HOME | Articles | Blog | Interviews | Experts | Webinars | Events | About Us | Submissions | Contact Us | Newsletter

BSM
Review.com

Next Practices in Business Service Management

 

 

ITIL Lite: Vital ITIL
by Malcolm Fry

ITIL Lite

When did it become a matter of shame and humiliation not to fully implement ITIL?

I meet many people in the course of a year and have noticed that when you ask the question “How are you progressing with your ITIL implementation?” that the response is often a shameful admission that “we may not be able to implement the whole of ITIL v3”. Since when was implementing the whole of ITIL a mandatory requirement? What happened to ITIL being a framework and not a methodology? Why not implement a Lite version of ITIL that meets your immediate needs and objectives? There are many organisations that for different reasons cannot or will not be implementing ITIL v3 in its entirety and therefore are taking a Lite approach. ITIL Lite could be described as:

‘ITIL Lite is an approach to implementing key components of ITIL v3 to ensure a sound basis for IT Service Management either as a starting point for full implementation or as a deliverable for those not wishing to fully implement ITILv3’

The objectives of ITIL Lite as described in this article are to provide an approach to selecting the most appropriate ITIL v3 components for ITIL Lite and then preparing a project to implement those components.

One of the most significant claims of earlier versions of ITIL was that they were a ‘framework’ and not a ‘methodology’. For many people this was a major factor for them selecting ITIL. When teaching ITIL v2 it was common for instructors to have a slide stating that ITIL was ‘A framework and not a methodology’. How often were we told that you didn’t have to implement all of the ITIL components or that each component was a guide and not a set of stringent rules? So what is the difference between a framework and a methodology? If in doubt refer to the dictionary which has always been a reliable maxim so here are dictionary definitions of framework and methodology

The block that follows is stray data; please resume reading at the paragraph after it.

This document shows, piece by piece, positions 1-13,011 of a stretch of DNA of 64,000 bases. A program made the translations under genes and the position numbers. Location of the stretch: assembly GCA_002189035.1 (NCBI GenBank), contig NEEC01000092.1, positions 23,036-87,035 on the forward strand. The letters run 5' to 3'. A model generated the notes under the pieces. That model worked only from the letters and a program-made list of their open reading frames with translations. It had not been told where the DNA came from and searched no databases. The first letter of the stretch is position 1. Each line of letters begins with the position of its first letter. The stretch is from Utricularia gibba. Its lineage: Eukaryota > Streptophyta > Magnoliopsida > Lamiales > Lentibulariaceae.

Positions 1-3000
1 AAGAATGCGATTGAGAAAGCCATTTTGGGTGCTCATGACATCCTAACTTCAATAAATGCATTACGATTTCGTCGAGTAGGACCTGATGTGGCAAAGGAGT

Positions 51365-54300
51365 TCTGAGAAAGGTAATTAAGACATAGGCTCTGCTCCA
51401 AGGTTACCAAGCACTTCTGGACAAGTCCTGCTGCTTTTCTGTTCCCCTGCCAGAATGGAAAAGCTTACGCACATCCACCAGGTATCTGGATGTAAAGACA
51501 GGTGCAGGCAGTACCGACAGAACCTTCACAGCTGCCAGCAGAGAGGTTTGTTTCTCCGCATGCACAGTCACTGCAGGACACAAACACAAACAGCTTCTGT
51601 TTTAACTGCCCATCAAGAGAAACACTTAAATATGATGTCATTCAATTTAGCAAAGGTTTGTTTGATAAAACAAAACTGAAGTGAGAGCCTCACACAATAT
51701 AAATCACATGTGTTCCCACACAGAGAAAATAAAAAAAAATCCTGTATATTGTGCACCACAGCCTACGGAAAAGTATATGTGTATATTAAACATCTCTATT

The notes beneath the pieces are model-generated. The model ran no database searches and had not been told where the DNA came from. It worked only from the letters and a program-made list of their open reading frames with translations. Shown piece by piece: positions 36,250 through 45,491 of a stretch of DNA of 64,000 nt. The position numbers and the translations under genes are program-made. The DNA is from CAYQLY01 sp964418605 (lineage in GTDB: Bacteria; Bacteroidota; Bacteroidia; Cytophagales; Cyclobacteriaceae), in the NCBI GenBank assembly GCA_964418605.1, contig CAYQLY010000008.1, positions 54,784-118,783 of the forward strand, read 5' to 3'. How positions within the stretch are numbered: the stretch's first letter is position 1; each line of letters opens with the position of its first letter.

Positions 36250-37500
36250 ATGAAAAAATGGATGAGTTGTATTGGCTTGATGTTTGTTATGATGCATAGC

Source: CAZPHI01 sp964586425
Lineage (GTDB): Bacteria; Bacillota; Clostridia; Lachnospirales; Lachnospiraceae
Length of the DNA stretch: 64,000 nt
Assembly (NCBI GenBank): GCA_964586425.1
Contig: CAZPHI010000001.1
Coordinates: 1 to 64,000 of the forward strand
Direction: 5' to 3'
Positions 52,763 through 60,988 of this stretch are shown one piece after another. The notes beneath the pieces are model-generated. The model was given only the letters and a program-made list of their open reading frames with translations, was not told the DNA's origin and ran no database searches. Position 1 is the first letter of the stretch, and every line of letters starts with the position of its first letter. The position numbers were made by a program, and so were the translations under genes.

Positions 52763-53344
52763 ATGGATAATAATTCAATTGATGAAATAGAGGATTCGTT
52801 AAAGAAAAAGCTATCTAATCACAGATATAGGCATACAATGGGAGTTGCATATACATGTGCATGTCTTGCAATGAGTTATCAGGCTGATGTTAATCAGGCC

Methodology - A body of practices, procedures, and rules used by those who work in a discipline or engage in an inquiry; a set of working methods.

Framework – a set of assumptions, concepts, values, and practices that constitutes a way of viewing reality.

Source; The American Heritage® Dictionary of the English Language, Fourth Edition copyright ©2000 by Houghton Mifflin Company. Updated in 2003. Published by Houghton Mifflin Company.

Let us look at these definitions to help us decide whether ITIL v3 is a framework or a methodology. The words in the methodology definition are ‘procedures, rules and discipline’. These words do not leave much room for flexibility as they are very much associated with a given set of activities that must be performed in a precise and prescribed manner. Many of us in IT are able to remember Computer Operations procedures that had to followed to the letter. In essence a methodology is a set of inflexible instructions that must be followed to the letter.

On the other hand, referencing a framework is a completely different approach illustrated by the words ‘assumptions, concepts, values and a way of viewing reality’. These are words that advise and guide you towards a solution rather than provide a path that has to be followed. Framework allows you the option of choice and flexibility.

So what is ITIL v3? Is it a methodology or is it a framework?

itil3

Maybe we should first look at the history of ITIL by looking at a quote from the Service Delivery book as captured in ITIL Refreshed (or v2 as it is also known):

1.1.2 Best practice framework

The IT Infrastructure Library documents industry best practice guidance. It has proved its value from the very beginning. Initially, OGC collected information on how various organisations addressed Service Management, analysed this and filtered those issues that would prove useful to OGC and to its Customers in UK central government. Other organisations found that the guidance was generally applicable and markets outside of government were very soon created by the service industry.